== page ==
The Role of MDIs in Under-Served Communities

The Role of MDIs in Under-Served Communities

Twenty-five years ago, in the throws of the previous big banking crisis, Congress passed The Financial Institutions Reform, Recovery and Enforcement Act of 1989 (FIRREA). One of the goals of this legislation was the preservation and encouragement of minority ownership in the nation’s banks. It was believed, and history has shown, that these Minority Depository Institutions (MDIs) can play an important role in under-served communities.

What is a MDI?

FIRREA defined “minority depository institution” as any depository institution where at least 51% of the stock is owned by one or more socially and economically disadvantaged individuals. The FDIC then changed the phrase “socially and economically disadvantaged” to “minority”. Minority was defined as: Black American, Asian American (includes Pacific Islanders), Hispanic American or Native American (includes Alaskan). American is an essential part of the definition as the stock must be held by U.S. citizens or permanent legal residents to be considered minority. Socially and economically disadvantaged was removed from the equation.

Why is it Important?

MDIs often play a large role in promoting the local economies of neighborhoods that would otherwise have no access to a bank branch. A designation of MDI can be a big benefit to the institution. MDIs are provided with education and training, and are afforded technical assistance to prevent insolvency. Failures are rare because the FDIC wants to preserve the number of MDIs. In the event that one does fail, the acquiring institution ideally qualifies for the same MDI designation.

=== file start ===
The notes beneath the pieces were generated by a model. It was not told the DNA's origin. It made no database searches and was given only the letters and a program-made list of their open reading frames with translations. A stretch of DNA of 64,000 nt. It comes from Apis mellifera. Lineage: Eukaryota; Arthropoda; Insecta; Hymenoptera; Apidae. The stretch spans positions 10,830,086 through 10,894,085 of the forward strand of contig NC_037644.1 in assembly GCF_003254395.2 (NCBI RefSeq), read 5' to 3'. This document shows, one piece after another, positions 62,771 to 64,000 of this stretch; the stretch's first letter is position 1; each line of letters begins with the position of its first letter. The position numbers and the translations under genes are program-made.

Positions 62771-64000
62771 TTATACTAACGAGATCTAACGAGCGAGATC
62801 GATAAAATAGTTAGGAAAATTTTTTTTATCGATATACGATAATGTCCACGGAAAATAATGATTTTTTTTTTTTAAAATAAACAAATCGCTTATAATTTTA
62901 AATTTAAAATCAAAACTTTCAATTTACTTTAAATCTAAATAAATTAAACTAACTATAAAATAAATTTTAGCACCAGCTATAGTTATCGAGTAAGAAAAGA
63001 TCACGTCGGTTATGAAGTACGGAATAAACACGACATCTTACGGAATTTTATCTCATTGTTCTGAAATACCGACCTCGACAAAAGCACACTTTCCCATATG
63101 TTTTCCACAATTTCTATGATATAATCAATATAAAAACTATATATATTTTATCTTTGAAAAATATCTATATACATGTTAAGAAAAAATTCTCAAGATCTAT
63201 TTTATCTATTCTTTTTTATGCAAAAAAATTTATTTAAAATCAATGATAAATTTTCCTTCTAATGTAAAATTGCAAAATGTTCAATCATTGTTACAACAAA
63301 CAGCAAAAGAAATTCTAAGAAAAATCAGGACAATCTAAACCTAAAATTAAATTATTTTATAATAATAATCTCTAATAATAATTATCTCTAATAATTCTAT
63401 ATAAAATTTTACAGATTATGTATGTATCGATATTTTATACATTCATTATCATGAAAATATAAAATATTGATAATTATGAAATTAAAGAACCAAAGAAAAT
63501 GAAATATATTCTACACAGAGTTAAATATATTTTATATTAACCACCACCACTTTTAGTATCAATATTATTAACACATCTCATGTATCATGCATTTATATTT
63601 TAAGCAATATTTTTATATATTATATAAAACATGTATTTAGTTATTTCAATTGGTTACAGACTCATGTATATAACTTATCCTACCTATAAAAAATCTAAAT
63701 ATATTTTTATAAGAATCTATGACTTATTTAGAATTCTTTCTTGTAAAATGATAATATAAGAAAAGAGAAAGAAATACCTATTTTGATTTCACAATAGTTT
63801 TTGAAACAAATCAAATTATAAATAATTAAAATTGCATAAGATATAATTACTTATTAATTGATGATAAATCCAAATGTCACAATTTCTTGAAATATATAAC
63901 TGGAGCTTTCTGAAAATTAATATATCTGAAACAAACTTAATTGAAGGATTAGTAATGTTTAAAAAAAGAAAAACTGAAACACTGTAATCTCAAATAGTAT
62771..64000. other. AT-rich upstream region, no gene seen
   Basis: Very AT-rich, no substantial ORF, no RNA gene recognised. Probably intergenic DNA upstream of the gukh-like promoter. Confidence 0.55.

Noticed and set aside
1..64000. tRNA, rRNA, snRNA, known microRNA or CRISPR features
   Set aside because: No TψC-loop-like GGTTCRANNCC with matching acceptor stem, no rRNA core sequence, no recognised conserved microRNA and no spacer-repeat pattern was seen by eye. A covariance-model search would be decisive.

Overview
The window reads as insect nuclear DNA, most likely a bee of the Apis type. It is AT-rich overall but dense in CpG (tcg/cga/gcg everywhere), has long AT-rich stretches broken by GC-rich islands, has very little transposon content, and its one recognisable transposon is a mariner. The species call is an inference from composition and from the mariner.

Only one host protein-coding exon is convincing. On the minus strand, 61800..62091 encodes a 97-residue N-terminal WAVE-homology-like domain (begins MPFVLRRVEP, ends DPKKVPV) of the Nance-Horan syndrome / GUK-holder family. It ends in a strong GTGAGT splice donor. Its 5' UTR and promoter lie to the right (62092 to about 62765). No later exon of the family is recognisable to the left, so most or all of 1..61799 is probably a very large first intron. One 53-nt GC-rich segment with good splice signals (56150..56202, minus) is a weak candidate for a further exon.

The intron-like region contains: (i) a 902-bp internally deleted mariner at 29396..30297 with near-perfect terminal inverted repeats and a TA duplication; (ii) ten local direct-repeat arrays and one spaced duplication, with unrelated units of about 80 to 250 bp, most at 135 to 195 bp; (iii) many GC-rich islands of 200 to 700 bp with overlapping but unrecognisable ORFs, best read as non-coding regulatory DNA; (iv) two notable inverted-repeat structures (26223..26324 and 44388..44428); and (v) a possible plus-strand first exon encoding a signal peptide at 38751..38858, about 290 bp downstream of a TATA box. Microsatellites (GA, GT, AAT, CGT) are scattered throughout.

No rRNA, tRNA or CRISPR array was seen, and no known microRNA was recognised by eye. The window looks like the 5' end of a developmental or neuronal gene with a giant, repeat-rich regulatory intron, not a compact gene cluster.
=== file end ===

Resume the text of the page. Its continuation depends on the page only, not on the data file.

Then there are the burdens associated with being the primary source of a community’s economic viability. While 73% of the nation’s banks are recommended by Bauer, the percentage drops considerably when looking at the subsets of MDIs. Whether the MDI is actually in a socially and economically disadvantaged neighborhood, or if it is merely a reflection of the melting pot that it calls home, makes no difference when it comes to its rating from  BauerFinancial. Bauer uses the same stringent guidelines to rate ALL banks independently and fairly.

Here are some areas in which the MDIs seem to buck the industry trends:

Profitability: Return on Average Assets (ROA) for the industry is at 1.08%. (A healthy profit is generally considered to be 1% or better.) Only one subset of MDIs  (Asian) reached that level.

Loans to Deposits: Higher LTD ratios may indicate MDI banks are better at lending to their customers in need.

Asset Quality: Nonperforming assets (delinquencies + repossessions) are higher than industry averages in all MDI subsets except Native American.

Service Fees: Average service fees per transactional deposit dollar vary considerably from one group to another. The Asian subset is the only one that does not exceed the industry average.